How do you code games?


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Hello there Stencyl users. Today, I want to talk about your concepts of how you code a game, and make it function.

For me. I start off with a really rough codebase that's sloppy, but pretty much works every time. It can cause some bad lag from how horrid it is (I think everyone that has played my works know they have frame-rate issues) I like to call this "baby code". As it's slow like a child's brain, and is also barely developed in terms of mature game coding.

Once the game is 100% done and has been in it's final a play-able state. I start to re-code a ton all of the baby code, and along,  remove all the debugging tools and unused assets and such. In-order to optimize the game so that flash, or even a toaster can run it at 60 FPS (which can be a hard thing to do in actor-filled games that are also fast paced in general)
I know this may seem like a bad idea, since starting with proper code is a better idea to boot. But IMO, it's better to start of with something play-able, but laggy. Than having solid code that can  take months of creation after the deadline before having a play-able game.

As Said. Some games can run really smoothly due to insanely optimized code, but can take awhile to make and code around to get the same results on something that be coded easily, but slow on system.

An analogy for this would be making a pipe system that gets to the tap as fast as possible, but also needs to save up on budget limits. You need to plan ideas with very critical thinking at most.

Anyways, I hope you enjoyed the read!

 ~Filler. Whom is working hard in a game himself.

« Last Edit: June 26, 2015, 04:26:23 pm by fillergames »


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  • Posts: 3130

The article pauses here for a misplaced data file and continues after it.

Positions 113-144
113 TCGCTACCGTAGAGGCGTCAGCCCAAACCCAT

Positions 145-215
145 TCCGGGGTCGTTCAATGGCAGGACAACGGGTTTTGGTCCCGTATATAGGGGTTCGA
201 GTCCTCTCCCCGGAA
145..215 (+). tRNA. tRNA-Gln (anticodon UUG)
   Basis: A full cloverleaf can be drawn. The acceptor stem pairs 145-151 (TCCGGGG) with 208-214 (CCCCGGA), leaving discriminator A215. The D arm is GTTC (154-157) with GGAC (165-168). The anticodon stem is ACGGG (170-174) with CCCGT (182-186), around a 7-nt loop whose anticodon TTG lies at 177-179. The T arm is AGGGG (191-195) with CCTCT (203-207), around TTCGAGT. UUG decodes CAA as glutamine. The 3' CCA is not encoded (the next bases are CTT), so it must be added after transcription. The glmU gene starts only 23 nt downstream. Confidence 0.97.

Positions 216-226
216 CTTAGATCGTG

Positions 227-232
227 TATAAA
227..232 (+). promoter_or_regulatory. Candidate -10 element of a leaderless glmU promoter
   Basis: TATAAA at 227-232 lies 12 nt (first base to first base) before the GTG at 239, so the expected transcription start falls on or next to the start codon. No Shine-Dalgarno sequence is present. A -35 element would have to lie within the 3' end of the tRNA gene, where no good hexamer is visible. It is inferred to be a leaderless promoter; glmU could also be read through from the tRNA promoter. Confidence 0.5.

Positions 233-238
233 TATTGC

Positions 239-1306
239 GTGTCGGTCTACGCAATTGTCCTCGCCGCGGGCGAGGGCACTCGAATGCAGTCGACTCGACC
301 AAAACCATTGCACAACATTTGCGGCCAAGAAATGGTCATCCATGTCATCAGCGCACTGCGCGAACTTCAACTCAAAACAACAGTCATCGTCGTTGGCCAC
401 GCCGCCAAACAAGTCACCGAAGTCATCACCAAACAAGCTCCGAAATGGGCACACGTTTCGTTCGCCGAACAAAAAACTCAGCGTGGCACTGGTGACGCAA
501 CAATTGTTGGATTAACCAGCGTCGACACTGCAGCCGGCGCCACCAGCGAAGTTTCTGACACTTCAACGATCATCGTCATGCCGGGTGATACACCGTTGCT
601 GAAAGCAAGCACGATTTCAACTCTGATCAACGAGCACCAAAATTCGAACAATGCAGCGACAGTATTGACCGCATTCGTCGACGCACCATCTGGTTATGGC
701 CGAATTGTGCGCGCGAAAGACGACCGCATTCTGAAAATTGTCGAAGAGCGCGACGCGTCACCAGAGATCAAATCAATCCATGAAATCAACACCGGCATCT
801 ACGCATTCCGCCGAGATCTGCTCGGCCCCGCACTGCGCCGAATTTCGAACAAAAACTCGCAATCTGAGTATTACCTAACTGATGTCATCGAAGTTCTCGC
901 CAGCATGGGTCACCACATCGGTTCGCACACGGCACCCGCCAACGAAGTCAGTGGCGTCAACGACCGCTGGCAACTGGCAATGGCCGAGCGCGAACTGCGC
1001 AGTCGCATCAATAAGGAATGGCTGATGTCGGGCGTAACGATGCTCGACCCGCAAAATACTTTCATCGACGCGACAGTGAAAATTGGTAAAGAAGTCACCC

You are on the right path.
"Find the fun"


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This sounds pretty reasonable to me. You could also call this the novel writer's approach, or Nanowrimo approach, since it follows the usual writers' advice of getting an initial manuscript down, then revising.

I can't argue that it's the ideal approach for larger projects, but you'll often find academics (theoretical computer scientists and applied mathematicians) doing something similar. One person thinks of an algorithm, publishes their results, and subsequent research is on improving the method.

My own approach is similar, but I go through more "hand-written" versions--working out the math, processes, etc. on paper. The result is psuedocode. Once I'm happy with it, I code it, then optimize the implementation as much as I can. Writing actual code is tedious, so working on the "baby code", as you call it, on paper first saves time.

If I did a good job planning, by the time the entire game is coded, I won't need to revise much of the actual programming. On the other hand, I may have killed a small forest.


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There's a reason things like 1GAM exist: because people try to spit polish the car before its even put together, so to speak. Just write code, and in writing code, you get clearer ideas of what works, what doesn't, and what to do next time. So yeah, keep doing what you're doing.
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